Useful new book


A very useful publication has arrived today; Hugh Longworth’s BR Mark 1 & Mark 2 Coaching Stock
(ISBN 978-0-86093-650-3)
Ian Allan Publishing.

This is to my mind a companion to the excellent volumes by Parkin and Harris respectively.
Rather than try to go over the same ground as those excellent technical appraisals, this book carves a niche of its own. The first section briefly covers design and development matters with a short explanation of TOPS vehicle codes and numbering systems.
The bulk of the book then lists each vehicle by variant, running number and construction lot with a small but useful schematic at the head of each as shown below.


This for me is so far the most useful section of the book listing as it does the original regional allocation of each vehicle along with withdrawal, conversion (where relevant) and condemnation dates. It also covers any re-numberings where for example a vehicle has been converted for departmental service.


Again, from a personal perspective, there are listed the details of every BR Carflat conversion from 1959. This is important to me because finally it provides me with details of the converted ex-Big Four vehicles that were used in the 1960s on the Waverley Route’s legendary vehicle trains.
This alone justified the book for me as I will need to tackle these trains in model form in due course.
Useful appendices bring up the rear of the book, these covering vehicles subjected to multiple re numberings, Lot and Diagram numbers and some sample train formations, primarily from the 1970s.
At £45 RRP this is not a cheap book, but it can be found for considerably less (my example came via a well known on-line retailer for considerably less than the asking!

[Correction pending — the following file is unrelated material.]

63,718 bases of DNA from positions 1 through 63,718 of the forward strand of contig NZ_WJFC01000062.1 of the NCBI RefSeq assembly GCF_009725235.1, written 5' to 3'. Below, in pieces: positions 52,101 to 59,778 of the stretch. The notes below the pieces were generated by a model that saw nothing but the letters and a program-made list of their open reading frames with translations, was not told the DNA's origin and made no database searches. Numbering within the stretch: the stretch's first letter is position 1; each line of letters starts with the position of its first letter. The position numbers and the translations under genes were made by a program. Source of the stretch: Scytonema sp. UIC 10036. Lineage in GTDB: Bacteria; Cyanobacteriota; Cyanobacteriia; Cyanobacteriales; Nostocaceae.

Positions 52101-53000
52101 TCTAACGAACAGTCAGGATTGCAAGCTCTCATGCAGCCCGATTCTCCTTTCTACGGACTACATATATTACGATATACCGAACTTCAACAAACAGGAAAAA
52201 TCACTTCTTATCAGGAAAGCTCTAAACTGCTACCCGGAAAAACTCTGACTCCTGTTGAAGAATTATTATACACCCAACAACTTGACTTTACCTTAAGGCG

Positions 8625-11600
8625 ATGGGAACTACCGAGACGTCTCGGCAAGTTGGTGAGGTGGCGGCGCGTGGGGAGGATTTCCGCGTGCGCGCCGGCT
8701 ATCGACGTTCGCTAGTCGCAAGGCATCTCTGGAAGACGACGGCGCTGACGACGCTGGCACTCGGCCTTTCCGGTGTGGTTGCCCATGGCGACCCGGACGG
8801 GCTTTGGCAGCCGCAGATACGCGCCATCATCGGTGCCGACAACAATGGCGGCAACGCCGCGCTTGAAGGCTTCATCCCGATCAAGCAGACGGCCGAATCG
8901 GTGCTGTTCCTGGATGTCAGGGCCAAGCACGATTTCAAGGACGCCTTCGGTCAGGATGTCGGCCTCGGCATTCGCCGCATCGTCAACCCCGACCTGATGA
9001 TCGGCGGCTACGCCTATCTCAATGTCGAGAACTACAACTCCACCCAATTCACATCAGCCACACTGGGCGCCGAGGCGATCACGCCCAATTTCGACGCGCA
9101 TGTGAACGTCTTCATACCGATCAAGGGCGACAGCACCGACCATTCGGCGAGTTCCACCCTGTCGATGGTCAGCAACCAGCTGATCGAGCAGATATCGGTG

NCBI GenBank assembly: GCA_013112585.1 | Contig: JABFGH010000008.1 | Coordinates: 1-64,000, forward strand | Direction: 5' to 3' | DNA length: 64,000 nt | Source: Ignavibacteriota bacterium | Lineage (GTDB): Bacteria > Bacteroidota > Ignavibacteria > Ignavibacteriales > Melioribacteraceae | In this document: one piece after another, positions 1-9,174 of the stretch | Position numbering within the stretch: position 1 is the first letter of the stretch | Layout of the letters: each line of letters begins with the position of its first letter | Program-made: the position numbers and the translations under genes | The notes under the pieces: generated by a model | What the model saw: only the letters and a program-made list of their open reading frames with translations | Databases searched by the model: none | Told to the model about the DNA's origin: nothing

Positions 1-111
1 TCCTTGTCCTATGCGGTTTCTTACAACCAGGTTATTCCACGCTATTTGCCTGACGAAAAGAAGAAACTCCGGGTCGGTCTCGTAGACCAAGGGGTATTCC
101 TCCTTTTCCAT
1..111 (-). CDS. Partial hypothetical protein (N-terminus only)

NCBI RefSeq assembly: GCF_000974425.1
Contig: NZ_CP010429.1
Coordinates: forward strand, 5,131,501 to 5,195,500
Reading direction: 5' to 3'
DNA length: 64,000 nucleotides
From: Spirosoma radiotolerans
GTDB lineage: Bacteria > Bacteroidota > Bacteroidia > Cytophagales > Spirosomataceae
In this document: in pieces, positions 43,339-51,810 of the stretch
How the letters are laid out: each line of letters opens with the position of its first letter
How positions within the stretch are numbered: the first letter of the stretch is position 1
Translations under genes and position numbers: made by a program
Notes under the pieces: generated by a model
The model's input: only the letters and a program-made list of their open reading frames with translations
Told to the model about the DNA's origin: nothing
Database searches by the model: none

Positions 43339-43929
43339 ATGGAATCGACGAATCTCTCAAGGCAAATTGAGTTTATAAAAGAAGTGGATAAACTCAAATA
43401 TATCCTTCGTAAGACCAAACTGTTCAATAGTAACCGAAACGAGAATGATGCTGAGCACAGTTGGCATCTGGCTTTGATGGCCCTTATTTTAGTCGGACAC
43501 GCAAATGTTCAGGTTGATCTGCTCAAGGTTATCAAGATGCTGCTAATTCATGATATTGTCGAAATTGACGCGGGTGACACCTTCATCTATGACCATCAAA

If coaches are your bag then you will almost certainly find this a useful title and as I say, it is best considered as complementary to the two previous tomes on the subject and it provides a useful additional tier of data.


In Between Days

Whilst I’ve been busy with the Jumbo, I had to pause whilst I was awaiting a new gearbox unit for it.
I decided to take advantage of this lull to tackle another wagon.
The Ratio LMS 12T van is an old but excellent kit that belies its near forty year age in terms of quality.
Being the sort of individual I am however, I couldn’t just build the kit as it came. I decided to produce a Diagram 1897 vacuum fitted van which meant using a different chassis, in this case a Parkside 10′ wheelbase chassis with J-hanger suspension.
In addition, the vehicle has 8-shoe clasp brakes and diagonal strengtheners on the body sides.
It was an easy enough job to substitute the new solebars due to the breakdown of chassis parts; they just butt on to the standard chassis. The diagonals were simply added using microstrip and probably need some rivet details added. I’ll likely use Archers transfers for those prior to applying the top coat of paint.
The buffers are as usual the excellent Lanarkshire Model Supplies items and the roof vents are from MJT.